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A History of English Romanticism in the Eighteenth

Coleridge was greatly interested in Chatterton


"The red y-painted oars from the black tide, Carved with devices rare, do shimmering rise."

"As elfin fairies, when the moon shines bright, In little circles dance upon the green; All living creatures fly far from their sight, Nor by the race of destiny be seen; For what he be that elfin fairies strike, Their souls will wander to King Offa's dyke."

The charming wildness of Chatterton's imagination--which attracted the notice of that strange, visionary genius William Blake[24]--is perhaps seen at its best in one of the minstrel songs in "Aella." This is obviously an echo of Ophelia's song in "Hamlet," but Chatterton gives it a weird turn of his own:

"Hark! the raven flaps his wing In the briared dell below; Hark! the death owl loud doth sing To the nightmares, as they go. My love is dead. Gone to his death-bed All under the willow tree.

"See the white moon shines on high,[25] Whiter is my true-love's shroud, Whiter than the morning sky, Whiter than the evening cloud. My love is dead," etc.

It remains to consider briefly the influence of Chatterton's life and writings upon his contemporaries and successors in the field of romantic poetry. The dramatic features of his personal career drew, naturally,

quite as much if not more attention than his literary legacy to posterity. It was about nine years after his death that a clerical gentleman, Sir Herbert Croft, went to Bristol to gather materials for a biography. He talked with Barrett and Catcott, and with many of the poet's schoolmates and fellow-townsmen, and visited his mother and sister, who told him anecdotes of the marvelous boy's childhood and gave him some of his letters. Croft also traced Chatterton's footsteps in London, where he interviewed, among others, the coroner who had presided at the inquest over the suicide's body. The result of these inquiries he gave to the world in a book entitled "Love and Madness" (1780).[26] Southey thought that Croft had treated Mrs. Chatterton shabbily, in making her no pecuniary return from the profits of his book; and arraigned him publicly for this in the edition of Chatterton's works which he and Joseph Cottle--both native Bristowans--published in three volumes in 1803. This was at first designed to be a subscription edition for the benefit of Chatterton's mother and sister, but, the subscriptions not being numerous enough, it was issued in the usual way, through "the trade."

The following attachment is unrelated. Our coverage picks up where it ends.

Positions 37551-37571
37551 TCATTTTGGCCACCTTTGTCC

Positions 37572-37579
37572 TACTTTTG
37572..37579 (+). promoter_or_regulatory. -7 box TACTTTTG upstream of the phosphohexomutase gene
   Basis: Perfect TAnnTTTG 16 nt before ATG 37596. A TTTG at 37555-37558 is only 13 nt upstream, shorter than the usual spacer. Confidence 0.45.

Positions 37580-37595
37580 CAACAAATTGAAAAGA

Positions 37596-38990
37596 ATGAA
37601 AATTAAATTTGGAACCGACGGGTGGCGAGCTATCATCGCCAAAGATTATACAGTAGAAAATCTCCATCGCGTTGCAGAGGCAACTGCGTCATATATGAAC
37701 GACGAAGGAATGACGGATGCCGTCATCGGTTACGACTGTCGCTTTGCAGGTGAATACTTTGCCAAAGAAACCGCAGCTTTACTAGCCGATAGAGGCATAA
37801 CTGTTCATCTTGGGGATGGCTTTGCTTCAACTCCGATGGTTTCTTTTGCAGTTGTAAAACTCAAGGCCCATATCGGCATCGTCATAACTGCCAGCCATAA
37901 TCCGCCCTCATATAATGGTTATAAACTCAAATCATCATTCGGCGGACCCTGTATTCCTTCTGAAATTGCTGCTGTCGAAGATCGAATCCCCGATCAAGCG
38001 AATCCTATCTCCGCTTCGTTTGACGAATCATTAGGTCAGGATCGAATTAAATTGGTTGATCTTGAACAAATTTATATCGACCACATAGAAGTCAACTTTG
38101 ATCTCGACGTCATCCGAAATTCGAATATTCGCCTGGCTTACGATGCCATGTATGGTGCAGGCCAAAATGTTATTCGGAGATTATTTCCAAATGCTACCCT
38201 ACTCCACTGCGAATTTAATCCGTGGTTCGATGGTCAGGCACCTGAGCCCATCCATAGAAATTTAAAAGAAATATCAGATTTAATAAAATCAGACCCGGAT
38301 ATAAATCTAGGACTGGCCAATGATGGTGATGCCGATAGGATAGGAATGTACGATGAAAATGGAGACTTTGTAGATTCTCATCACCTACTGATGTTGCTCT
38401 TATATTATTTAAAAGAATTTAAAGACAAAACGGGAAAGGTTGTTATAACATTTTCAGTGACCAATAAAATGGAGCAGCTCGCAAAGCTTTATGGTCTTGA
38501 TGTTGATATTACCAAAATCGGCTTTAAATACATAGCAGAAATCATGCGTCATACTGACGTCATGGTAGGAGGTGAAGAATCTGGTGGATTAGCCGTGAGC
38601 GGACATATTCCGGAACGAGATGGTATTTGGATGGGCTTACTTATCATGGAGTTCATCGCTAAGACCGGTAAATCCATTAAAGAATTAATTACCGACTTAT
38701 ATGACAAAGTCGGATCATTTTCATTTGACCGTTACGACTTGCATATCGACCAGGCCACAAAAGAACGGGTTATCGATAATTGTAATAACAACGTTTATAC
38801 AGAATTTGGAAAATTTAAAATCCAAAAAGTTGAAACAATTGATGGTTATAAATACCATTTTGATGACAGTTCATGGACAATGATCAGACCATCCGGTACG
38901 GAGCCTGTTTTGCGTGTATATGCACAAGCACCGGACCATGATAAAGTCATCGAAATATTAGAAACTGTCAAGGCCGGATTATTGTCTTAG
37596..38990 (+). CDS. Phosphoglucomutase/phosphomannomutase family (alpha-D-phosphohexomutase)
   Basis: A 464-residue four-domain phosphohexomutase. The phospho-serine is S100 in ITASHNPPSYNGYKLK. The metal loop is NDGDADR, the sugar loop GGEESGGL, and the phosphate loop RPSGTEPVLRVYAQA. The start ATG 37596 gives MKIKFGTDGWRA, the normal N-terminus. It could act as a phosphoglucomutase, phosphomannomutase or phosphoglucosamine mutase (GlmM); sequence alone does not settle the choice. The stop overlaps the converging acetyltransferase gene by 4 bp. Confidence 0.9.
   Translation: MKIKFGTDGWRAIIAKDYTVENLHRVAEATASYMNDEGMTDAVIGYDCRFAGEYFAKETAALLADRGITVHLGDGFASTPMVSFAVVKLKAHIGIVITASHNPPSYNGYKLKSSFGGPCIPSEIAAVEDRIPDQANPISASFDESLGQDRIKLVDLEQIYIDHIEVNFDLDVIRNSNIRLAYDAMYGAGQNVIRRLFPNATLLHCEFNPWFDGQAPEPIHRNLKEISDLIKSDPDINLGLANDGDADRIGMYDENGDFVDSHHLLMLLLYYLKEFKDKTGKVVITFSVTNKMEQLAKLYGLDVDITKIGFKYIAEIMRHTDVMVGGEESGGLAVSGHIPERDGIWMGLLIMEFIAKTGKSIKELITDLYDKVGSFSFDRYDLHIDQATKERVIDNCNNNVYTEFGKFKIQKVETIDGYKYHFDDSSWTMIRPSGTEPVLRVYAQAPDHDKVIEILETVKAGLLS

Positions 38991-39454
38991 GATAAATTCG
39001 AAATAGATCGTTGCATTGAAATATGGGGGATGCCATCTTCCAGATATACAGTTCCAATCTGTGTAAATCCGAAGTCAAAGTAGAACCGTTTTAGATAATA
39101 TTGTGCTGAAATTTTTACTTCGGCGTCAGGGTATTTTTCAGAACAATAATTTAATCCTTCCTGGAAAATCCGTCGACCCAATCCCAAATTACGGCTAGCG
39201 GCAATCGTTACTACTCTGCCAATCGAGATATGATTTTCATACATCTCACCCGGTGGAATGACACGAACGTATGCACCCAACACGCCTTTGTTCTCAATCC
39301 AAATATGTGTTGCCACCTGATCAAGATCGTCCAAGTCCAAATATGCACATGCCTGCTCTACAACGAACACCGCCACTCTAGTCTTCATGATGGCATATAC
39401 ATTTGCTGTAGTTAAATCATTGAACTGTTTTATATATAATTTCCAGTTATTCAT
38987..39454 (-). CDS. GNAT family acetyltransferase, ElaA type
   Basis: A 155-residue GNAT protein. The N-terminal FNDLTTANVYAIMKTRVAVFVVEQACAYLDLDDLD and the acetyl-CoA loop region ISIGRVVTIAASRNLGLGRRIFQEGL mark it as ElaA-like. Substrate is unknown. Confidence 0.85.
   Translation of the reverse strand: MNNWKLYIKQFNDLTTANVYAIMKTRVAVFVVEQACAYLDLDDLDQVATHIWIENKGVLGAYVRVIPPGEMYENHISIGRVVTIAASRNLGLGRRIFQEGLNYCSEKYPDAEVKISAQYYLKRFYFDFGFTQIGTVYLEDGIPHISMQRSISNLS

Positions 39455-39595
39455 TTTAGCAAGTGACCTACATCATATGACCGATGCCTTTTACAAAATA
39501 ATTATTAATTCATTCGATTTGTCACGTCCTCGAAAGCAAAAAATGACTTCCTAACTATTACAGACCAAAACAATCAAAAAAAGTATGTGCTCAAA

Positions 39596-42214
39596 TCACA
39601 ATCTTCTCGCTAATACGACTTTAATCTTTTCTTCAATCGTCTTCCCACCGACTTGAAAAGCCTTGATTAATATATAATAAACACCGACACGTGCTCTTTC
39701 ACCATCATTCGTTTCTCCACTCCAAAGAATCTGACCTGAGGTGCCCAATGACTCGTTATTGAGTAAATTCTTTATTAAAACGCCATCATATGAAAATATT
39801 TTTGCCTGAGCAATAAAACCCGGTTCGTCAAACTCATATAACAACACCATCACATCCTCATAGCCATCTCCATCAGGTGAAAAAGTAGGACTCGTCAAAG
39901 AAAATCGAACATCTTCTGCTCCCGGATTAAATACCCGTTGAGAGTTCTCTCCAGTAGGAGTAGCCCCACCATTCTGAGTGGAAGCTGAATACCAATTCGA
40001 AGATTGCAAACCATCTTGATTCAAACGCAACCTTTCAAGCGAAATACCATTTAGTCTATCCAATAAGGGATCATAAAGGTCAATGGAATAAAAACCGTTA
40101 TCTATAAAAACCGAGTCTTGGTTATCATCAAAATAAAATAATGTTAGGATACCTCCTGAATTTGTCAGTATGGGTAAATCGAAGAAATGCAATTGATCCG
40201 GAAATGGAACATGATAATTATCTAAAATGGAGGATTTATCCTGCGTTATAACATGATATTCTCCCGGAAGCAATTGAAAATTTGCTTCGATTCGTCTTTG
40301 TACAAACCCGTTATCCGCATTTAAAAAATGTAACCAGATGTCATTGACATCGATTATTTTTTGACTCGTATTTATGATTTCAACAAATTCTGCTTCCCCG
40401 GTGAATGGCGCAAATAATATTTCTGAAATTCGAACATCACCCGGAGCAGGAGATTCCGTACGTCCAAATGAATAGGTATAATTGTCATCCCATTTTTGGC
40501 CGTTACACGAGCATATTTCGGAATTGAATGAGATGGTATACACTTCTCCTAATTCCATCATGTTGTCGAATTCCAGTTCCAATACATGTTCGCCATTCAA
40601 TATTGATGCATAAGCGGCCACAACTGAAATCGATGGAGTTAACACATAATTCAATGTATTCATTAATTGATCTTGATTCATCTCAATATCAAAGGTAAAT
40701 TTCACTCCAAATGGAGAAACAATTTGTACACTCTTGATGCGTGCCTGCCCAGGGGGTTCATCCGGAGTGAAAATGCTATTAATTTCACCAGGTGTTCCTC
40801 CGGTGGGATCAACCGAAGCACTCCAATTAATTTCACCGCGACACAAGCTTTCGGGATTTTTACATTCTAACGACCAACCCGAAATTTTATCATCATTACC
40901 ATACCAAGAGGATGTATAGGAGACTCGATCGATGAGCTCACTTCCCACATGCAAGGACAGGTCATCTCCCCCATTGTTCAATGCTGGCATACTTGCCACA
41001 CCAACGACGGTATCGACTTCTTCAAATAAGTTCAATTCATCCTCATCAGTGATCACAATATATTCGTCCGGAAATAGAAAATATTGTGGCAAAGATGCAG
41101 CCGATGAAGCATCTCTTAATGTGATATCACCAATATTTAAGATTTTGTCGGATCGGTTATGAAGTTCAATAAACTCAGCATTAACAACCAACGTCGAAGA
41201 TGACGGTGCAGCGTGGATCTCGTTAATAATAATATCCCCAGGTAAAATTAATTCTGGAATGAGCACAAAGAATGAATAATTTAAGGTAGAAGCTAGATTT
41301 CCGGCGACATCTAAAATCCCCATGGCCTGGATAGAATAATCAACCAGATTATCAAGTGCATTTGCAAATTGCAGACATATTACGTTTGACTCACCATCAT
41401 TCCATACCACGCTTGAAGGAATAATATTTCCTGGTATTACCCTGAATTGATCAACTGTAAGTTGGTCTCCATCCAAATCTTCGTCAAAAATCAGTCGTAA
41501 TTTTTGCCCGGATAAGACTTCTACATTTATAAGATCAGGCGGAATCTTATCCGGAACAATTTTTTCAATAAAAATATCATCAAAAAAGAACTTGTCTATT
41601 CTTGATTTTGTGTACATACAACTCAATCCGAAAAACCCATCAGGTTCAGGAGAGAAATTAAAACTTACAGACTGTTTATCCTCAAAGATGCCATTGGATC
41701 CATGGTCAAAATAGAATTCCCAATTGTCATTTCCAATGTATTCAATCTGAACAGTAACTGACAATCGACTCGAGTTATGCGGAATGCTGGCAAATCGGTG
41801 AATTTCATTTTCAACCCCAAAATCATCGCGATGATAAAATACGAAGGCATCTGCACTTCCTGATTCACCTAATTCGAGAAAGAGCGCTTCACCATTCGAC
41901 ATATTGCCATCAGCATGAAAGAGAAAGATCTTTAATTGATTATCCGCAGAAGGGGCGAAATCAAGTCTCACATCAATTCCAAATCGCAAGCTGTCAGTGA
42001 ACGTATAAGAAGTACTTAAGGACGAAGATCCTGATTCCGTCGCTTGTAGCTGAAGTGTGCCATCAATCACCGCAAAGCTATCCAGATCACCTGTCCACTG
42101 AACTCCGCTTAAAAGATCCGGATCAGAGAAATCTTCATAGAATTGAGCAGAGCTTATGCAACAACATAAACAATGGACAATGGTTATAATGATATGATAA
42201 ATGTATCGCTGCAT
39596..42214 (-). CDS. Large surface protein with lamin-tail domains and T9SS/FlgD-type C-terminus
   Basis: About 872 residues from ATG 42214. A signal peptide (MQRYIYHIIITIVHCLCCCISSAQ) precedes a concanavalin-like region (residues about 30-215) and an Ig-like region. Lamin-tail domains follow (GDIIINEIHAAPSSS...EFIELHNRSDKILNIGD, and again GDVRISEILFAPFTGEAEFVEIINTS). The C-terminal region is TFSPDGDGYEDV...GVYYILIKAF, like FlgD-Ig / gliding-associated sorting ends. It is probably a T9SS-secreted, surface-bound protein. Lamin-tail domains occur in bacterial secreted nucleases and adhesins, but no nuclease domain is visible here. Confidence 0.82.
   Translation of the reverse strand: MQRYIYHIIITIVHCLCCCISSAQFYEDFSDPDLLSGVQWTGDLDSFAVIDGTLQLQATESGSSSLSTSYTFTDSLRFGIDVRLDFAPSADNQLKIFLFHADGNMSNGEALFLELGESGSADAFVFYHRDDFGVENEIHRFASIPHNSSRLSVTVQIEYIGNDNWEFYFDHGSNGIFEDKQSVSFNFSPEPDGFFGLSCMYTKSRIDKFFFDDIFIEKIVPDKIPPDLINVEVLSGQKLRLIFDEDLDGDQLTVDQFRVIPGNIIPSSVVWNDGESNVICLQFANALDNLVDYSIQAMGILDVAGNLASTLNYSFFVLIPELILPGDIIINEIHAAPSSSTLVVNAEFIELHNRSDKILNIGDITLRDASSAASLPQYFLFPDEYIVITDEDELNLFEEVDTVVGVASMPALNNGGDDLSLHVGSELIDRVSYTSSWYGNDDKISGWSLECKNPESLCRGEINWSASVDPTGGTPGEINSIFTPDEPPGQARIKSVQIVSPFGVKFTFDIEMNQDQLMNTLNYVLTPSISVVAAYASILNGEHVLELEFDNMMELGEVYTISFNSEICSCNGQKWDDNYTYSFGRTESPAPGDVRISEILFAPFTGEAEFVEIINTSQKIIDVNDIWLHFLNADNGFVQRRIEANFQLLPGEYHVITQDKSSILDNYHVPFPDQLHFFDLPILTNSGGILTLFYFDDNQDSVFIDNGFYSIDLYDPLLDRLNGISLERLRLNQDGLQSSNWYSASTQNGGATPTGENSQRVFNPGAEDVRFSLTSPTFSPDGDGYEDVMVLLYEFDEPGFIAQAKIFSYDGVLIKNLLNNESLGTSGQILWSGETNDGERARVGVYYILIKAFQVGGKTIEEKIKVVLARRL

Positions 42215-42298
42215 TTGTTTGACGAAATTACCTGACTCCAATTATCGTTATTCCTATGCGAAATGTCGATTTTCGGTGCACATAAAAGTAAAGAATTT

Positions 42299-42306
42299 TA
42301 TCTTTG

It was in 1795, just a quarter of a century after Chatterton's death, that Southey and Coleridge were married in St. Mary Redcliffe's Church to the Misses Edith and Sara Fricker. Coleridge was greatly interested in Chatterton. In his "Lines on Observing a Blossom on the First of February, 1796," he compares the flower to


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